No workplace is perfect. Even if you absolutely love your job or are endlessly inspired by the company for which you work, every employer can do better (if you are the employer, you can always do better, too!).
Simply put: There's always room for improvement. There may be toxic workplace rules, toxic coworkers, toxic hiring patterns, toxic standards of a work-life balance, toxic expectations, toxic micro-management, toxic discrimination against women or other marginalized groups, etc.
While no toxic behavior is OK, many of us just do the best we can with what we have in the situations in which we happen to find ourselves. We learn how to deal with those toxic coworkers and how to report to that toxic boss. And some of us even report toxic behavior to try to create the change we want to see in our places of work.
But everyone should still set and respect their own boundaries in order to protect themselves from toxicity in the workplace. The No. 1 sign that your workplace is so toxic that you should seriously consider quitting?
Your toxic workplace could be more than just irritating or exhausting. Sure, if you have to work with toxic people or navigate a toxic culture all day every day, it can be mentally taxing. But when you really hate your job, it could affect you both mentally and physically. In fact, hating your job could cause you headaches and muscle pain, weaken your immune system, cause you to gain weight, affect your cycle and libido, and make you lose sleep, which can lead to a whole host of even more health problems.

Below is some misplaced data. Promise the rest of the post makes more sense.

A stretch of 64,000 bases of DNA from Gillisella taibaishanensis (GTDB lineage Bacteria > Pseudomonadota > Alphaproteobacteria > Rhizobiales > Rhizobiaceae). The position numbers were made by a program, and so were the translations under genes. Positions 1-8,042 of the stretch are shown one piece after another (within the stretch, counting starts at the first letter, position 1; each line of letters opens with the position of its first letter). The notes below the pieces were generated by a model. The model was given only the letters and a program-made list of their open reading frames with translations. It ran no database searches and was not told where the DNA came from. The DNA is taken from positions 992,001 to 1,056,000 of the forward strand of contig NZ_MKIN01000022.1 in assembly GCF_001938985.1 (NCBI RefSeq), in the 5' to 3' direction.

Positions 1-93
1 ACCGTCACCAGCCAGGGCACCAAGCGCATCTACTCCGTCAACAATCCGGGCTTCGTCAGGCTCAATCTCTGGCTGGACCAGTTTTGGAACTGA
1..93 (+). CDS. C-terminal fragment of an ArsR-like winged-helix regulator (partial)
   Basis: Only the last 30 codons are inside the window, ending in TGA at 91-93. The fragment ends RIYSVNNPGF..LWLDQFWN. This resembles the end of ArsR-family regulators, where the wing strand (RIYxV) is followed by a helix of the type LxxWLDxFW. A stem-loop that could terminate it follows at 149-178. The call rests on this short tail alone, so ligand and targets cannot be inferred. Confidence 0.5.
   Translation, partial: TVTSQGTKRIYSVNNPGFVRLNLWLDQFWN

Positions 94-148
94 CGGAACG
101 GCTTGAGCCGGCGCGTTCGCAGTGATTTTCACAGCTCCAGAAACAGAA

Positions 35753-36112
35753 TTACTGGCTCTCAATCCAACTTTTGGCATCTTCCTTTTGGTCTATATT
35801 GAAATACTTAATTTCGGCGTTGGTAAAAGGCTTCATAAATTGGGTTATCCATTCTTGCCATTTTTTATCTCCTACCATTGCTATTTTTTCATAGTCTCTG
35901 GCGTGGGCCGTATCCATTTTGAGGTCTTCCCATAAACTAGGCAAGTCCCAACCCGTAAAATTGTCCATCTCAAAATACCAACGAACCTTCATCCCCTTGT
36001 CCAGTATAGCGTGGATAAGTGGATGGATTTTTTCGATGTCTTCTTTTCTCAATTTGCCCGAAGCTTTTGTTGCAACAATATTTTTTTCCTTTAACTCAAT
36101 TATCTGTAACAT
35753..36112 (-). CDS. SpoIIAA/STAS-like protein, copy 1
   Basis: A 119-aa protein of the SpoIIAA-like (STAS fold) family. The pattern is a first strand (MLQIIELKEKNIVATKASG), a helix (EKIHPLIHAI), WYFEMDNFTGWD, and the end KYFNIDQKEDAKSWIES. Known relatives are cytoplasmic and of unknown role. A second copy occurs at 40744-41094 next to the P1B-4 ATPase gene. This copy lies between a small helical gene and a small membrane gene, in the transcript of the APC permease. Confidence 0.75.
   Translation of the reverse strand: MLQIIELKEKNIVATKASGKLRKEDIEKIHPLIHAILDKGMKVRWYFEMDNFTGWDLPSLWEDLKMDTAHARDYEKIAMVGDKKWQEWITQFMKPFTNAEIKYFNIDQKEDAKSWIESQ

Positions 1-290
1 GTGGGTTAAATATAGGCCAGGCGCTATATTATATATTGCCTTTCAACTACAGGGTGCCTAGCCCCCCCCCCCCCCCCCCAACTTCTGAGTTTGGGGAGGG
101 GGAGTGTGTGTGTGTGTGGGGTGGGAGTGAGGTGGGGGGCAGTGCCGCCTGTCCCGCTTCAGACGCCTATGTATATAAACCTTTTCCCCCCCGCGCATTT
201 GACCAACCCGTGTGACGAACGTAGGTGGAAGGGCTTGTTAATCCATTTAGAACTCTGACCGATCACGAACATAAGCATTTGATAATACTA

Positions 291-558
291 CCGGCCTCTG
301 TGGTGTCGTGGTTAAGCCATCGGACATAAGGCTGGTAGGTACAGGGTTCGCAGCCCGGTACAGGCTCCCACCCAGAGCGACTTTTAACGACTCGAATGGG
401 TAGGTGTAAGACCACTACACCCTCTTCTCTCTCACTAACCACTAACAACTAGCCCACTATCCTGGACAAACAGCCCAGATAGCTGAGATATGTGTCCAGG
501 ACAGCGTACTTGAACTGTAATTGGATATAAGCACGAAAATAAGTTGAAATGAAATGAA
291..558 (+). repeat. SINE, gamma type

These are problems that you can't just leave at the office. They follow you home long after the workday is over, and they impact your life outside of work, too. And, if you're already feeling sick all the time, experiencing aches and pains, having trouble remembering things, experiencing decision fatigue, or noticing changes to your appetite, the stress of your job might have started affecting you more than you thought.
While quitting is easier said than done — especially if you don't already have another job lined up — it may be time to at least weigh the pros and cons of sticking around. The worse your stress becomes, the more likely you are to burn out anyway. And who would want that to happen? Quitting could actually save you in the long run, even if it doesn't seem ideal in the short-term.
No, we're not suggesting that you up and leave every time a company doesn't operate how you'd prefer. But we are suggesting that you take a serious look in the mirror if your health starts deteriorating because of your job.
Do you agree? Have you ever walked away from a toxic workplace? If so, leave a comment about what your struggle was, if it affected your health and why you ultimately decided to quit. I'd love to hear from you!
AnnaMarie Houlis is a multimedia journalist and an adventure aficionado with a keen cultural curiosity and an affinity for solo travel. She's an editor by day and a travel blogger at HerReport.org by night.
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